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Genealogy: Family Histories

Norma Day / Mona Kemthorne Family

Last Revised 11/24/2008

Retrospect: Local man has ties to worst basketball team in state

Posted: November 12, 2008, Sussex Sun


 
Norm Day is connected to the worst high school basketball team ever to play in Wisconsin.

Norm and his wife, Mona, moved to Sussex in 1973, providing a son and two daughters to the Templeton and Hamilton basketball teams.

Today they live in retirement on Oak Court next to Village Park. Both are active in the Friends of the Pauline Haass Library and the Sussex-Lisbon Area Historical Society.

Norm Day played for Rewey High School for six years, 1944-50, four as a starter. How was that possible? It seems Rewey was such a small high school that seventh- and eighth-graders could play on the junior varsity.

Rewey is a small farming community a little west of the Pecatonic River in the Platteville area in southern Wisconsin. It had a population of 232 then.

How bad was the Rewey High basketball team? Its losing streak began in January 1943 and didn’t end until the team had lost 92 or 93, maybe 100 games. There’s some disagreement about the final total, but it was definitely the longest losing streak in Wisconsin, and possibly U.S., history, according to a story by Dion Kempthorne published about 25 years ago.

Norm had an older brother, John, who was on the team in 1943 when the losing streak started. Norm joined the team three years later. The two brothers did not win a single game for the next two years. After John graduated, Norm’s team continued the streak for yet another year.

How bad were the losses? Cobb High School was the area’s basketball powerhouse at the time. One year Cobb beat Rewey High twice by identical scores, 92-5. Another opponent hung a 61-2 loss on Rewey.

Day said the team was so bad because the local population was so small – only 40-45 kids, and only half of them were eligible to play on the varsity level.

The team changed coaches every year, too. The school employed only three teachers, and one year just one of them was a man, so he was made coach by default. Another year, the new coach insisted on a jump ball after every basket during practice. The players had to explain to the new coach that the old rule had gone out of fashion back in the 1930s.

“The scores we lost by were disgraceful,” Day said with a chuckle. “The other teams didn’t have to do much to beat us. We didn’t know how to pass, shoot or anything else about the game.”

The basketball court was in the Rewey Community Hall. Day estimated that the floor was 24 feet wide and 60 feet long. The side walls were out of bounds. The stage lip where the spectators sat protruded out to just under the backboard, so players driving to the basket for a layup were taking their lives in their hands.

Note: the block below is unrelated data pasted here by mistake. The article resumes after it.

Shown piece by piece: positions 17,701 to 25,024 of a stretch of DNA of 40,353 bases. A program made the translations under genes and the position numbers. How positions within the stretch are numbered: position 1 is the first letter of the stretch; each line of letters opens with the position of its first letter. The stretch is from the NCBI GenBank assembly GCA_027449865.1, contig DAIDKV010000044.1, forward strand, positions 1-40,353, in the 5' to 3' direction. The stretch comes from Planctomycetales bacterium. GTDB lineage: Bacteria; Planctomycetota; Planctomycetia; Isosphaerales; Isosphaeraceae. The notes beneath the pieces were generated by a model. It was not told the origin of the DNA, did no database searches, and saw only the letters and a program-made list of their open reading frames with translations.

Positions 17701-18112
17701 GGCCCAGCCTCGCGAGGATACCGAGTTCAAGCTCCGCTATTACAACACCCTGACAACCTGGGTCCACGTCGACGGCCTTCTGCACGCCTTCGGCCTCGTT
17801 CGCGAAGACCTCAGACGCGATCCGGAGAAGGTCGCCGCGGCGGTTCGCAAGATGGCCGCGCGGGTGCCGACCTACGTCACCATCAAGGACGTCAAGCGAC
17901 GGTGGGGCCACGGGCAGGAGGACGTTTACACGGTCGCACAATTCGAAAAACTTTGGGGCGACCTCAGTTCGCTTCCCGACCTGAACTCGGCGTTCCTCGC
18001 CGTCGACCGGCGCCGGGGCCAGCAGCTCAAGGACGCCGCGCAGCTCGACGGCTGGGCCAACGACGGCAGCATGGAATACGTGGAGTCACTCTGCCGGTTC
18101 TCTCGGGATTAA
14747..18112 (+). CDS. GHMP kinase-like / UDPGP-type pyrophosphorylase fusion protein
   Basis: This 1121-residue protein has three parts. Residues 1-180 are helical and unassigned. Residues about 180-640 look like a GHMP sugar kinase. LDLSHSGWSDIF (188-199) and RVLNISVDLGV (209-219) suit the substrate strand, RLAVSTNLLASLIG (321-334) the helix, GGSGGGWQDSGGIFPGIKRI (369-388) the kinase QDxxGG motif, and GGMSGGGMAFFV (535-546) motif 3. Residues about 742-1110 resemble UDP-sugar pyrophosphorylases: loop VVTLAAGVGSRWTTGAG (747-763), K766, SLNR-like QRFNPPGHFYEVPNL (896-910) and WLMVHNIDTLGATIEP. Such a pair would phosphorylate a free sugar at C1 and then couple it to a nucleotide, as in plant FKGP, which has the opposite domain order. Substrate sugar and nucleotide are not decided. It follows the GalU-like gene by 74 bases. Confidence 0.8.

As bad as the gym was, the basement showers were even worse. The floor was just hard-packed dirt. Players had to wash your feet off after leaving the shower.

Then Rewey finally found a coach who stuck with the team during Day’s junior year, just as he was maturing into a 6-foot l-inch rebounding center who could hold his own.

Coach Eastman started to make something of the team, but it remained a loser for his entire first season.

Then as the 1949-50 season started, Rewey finally broke its losing streak, winning a game, 31-20, with Day playing a starring role. The team actually won more games than it lost that year, including one in which Day scored 40 points.

A hardworking farmboy, he was a rebounding bull in the paint, and led the Iowa County Conference in scoring that year with 210 points.

Rewey made it as far as the WIAA district championship game, but lost to Cobb, 55-42. The team did earn the Sportsmanship Award in the tournament.

The team returned home to a big community celebration. “We sat around in the only restaurant in Rewey, a front room in the local tavern, and the coach bought us all a malt milk,” Day recalled. “Car horns were beeping, and church bells were rung.”

Day went on to graduate from the University of Wisconsin and worked many years for Miller Brewery in a quality-control position. The rest of the starting five were also well educated and earned good incomes at quality jobs.

Day went into the service during the Korean War, but wound up in Austria with the post-World War II occupation army countering the Russian bear.

Rewey High School closed a year later, in 1951. Its students moved to Platteville High at first, then later, closer to home, to Iowa-Grant High School, a good Division 3 athletics school.

Norm married Mona Kemthorne, whose father, Pete, was the greatest basketball player Rewey ever had. He had played at Carroll College with a basketball scholarship during the 1920s. He was so good that after college he caught on with the Milwaukee Bright Spots, a professional team that was ahead of its time for Milwaukee.

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